My wife made a Mini-Malki

This is pretty amazing. My wonderful wife (a professional puppet fabricator) surprised me with this, yesterday.

(The T-shirt is by the great Prang Quako, by the way.)

Strivey’s Last Day

Modeling a lovely Survival Kit bag! Photo by Carly Monardo.

Thank you to everyone who came out to the Emerald City con in Seattle! We had fun at the TopatoCo Castle and especially at the TMH Live pre-party. I’m very much looking forward to sharing the video of the event with you, as soon as it’s ready!

I also wanted to give a special thank-you to Shari for this wonderful sketch:

You may remember Shari’s spirited prequel to this comic. These are the sorts of things that arise when I livestream the comic-makin’ process! We get to chatting while I’m putting the comics together, and every little piece that goes into the work gets an elaborate backstory. Shari’s piece made me wonder just how Strivey got himself into that pickle in the first place…

It was an ordinary day for Strivey. He’d heard there might be some lettuce underneath the back porch of the big blue house, so he took a wide, ambling stroll around the side of the building, finding sure footing in the grass as the sun paced him. He liked to time his walks with the sun this way, keeping steadily in that pleasing light, and he fancied himself an escort for that old yellow friend, showing him the way across the old footbridge over the course of an afternoon, or around a large tree, or behind a big blue house.

But today, as they walked slowly and carefully together, the sun managed to tangle itself behind a stand of scraggly branches, and no amount of Strivey’s coaxing could urge it back out. It happened this way often, to Strivey’s chagrin and despite all his urging, and usually it took all night for the big lunkhead to free himself and meet Strivey sheepishly back in the morning. Strivey would shake his small, wrinkled head, and the sun would start to shine brighter and brighter as if saying “I know, I know,” and then they would go on a long walk again.

Today was no different. So by the time Strivey reached the deck behind the big blue house, it was dim; and even though the dimness of evening is never the best time to look for lettuce that might be hiding, he’d come this far, and he was hungry. He peered about in the deck’s corners and crevices, and when nothing was evident beneath the deck he managed to make his way on top of it, and then from there into the house itself, and from there down a long hallway and into a room which was emitting a bright glow as if the sun had beat him there. “That crafty devil managed to sneak in ahead of me,” thought Strivey, as he nosed his way through the doorway.

The sun was smaller in person, a tiny glass figure shouting fiercely at a woman’s leering face. Immediately Strivey knew something was wrong — for his friend’s light, though bright, was not warm, having been trapped within this bulb of glass like a genie captured in a bottle, and the woman was the trapper.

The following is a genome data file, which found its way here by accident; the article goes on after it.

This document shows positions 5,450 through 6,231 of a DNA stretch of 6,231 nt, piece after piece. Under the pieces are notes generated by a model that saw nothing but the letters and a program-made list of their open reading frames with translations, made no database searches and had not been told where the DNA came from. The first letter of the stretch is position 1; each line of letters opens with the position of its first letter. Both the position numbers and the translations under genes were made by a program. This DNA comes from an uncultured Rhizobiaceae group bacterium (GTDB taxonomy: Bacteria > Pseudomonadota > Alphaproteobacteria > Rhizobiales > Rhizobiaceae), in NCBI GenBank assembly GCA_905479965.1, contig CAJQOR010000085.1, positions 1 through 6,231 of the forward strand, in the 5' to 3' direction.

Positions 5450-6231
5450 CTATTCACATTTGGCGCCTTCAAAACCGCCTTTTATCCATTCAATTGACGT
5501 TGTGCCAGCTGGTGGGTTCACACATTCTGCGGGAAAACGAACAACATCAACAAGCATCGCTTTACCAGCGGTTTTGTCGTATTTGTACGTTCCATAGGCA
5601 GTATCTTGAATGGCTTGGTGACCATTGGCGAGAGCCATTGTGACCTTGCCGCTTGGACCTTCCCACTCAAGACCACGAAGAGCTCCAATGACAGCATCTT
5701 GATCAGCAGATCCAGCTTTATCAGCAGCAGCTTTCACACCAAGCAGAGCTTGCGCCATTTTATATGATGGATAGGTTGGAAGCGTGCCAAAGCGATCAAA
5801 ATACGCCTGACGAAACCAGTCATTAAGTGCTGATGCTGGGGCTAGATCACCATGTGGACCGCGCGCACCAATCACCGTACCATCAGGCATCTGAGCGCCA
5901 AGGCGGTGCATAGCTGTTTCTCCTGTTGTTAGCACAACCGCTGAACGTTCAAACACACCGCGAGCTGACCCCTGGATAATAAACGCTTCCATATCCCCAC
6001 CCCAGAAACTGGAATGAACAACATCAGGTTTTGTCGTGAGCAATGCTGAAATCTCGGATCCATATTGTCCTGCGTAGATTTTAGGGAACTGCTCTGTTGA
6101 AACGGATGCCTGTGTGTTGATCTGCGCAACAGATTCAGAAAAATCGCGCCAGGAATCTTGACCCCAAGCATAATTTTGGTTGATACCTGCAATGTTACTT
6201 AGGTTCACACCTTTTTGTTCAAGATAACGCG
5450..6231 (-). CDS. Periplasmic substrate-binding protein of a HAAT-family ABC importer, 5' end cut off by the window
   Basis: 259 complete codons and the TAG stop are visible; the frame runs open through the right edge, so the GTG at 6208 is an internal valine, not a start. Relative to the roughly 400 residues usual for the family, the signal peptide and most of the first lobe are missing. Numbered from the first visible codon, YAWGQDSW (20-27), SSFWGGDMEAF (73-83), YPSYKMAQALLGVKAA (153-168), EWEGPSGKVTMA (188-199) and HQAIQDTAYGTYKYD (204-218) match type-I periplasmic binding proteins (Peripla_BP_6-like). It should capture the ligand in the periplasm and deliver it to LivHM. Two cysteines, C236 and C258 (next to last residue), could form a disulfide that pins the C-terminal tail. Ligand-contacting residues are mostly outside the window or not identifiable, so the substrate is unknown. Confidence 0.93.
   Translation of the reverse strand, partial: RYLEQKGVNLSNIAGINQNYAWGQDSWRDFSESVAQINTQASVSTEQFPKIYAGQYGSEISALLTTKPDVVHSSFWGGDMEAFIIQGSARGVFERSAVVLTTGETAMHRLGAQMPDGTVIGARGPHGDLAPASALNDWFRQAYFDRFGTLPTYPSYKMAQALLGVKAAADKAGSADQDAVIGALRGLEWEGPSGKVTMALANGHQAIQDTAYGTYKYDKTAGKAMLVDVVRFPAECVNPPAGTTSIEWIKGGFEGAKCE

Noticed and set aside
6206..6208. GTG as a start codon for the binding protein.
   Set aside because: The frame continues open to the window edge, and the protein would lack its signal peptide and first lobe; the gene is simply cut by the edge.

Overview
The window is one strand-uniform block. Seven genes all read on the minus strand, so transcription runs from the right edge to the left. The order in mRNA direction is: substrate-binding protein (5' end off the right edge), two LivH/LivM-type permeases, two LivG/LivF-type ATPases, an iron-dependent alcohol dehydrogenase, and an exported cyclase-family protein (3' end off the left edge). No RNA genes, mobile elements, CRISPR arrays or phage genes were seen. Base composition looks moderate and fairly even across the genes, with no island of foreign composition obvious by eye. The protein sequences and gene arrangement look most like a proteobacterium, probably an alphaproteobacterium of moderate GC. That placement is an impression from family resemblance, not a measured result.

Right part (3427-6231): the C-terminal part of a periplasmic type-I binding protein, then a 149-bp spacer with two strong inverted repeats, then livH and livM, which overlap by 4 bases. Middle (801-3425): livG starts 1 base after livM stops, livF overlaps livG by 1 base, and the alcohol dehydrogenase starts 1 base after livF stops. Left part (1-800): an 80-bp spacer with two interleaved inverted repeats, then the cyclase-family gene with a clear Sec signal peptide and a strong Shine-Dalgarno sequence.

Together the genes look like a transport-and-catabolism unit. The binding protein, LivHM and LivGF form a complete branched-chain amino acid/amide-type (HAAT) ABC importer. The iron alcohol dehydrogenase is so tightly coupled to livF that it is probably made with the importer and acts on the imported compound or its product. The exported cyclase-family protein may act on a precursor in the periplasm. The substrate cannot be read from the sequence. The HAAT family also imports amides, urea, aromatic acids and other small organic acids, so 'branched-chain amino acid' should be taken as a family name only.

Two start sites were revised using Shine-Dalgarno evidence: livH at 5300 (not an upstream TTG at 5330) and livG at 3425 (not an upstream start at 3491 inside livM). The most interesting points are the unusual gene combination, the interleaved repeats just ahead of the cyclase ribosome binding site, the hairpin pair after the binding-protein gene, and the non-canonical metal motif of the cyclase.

Strivey tried to turn back and flee, but he was, after all, a tortoise, and a sprint back toward the hall took him about twenty minutes.

Next up: Comicpalooza in Houston, TX, March 26-28!

Copperplate Valentines

Marksman Owen writes: “I was inspired by your steam-powered heart T-shirt to create these two hearts. Less anatomically correct but more suitable for Valentine’s Day. They were something of a success with the ladies too.”

Great work, Owen! Also: let this be an instructive moment to all you Lotharios out there. Owen reports success with the “ladies.” Plural. The lesson is not to try and split your heart between two (or more) loves; it’ll never work. Your true love wants, and deserves, the whole of your heart. So give it to them!

…And then make another heart to repeat the process. The secret is in the number of hearts you have. Let us be like that famous Don Juan of the animal kingdom, the ten-hearted earthworm, and cultivate as many loves as our biology (or clockworks) will allow — then secrete a viscid egg sac into our clitellum and slide that junk right off our segmented, slithery body. Ah, love!

Flying painting by Carly Monardo

You know those days that come around every so often that plant flags in your life and scream, “You’ve come this far, there’s no turning back now!”? Some call them milestones; others, churlish reminders of mortality. I just use the colloquial “birthday.”

Well, I had one. And my wife surprised me with this lovely painting she’d (secretly) commissioned from our friend Carly Monardo. (Click the image above for a closer look.)

The painting is of me and my dad. Anyone’s who’s read my “One More Chance” essay may have an inkling of what this means to me.

It’s hanging framed in my office right now, and every glance at it hits me with a miniature poke in the soft tissues. It’s amazing what one work can simultaneously symbolize:

My relationship with my dad, whom I love and miss terribly;
My wife’s cleverness and thoughtfulness;
My friend’s artistic talent and in a broader sense, the friendships I’ve made and the experiences I’ve had in this exceptional career;
And even the idea of synthesis in general — it’s a picture of me now, flying over the California coast where I live now, with the version of my dad and even the specific airplane that I remember from years ago.

It’s a reminder that we’re who and where we are because of many different factors that have propelled us to this place — and we’ve been molded and shaped and tempered by those who’ve loved, encouraged, supported and yes, even fought with us along the way. All those days were hammers and all the people blacksmiths, and we ourselves are yet glowing brightly.

dangit if Dad had been a metalworker that metaphor woulda worked PERFECT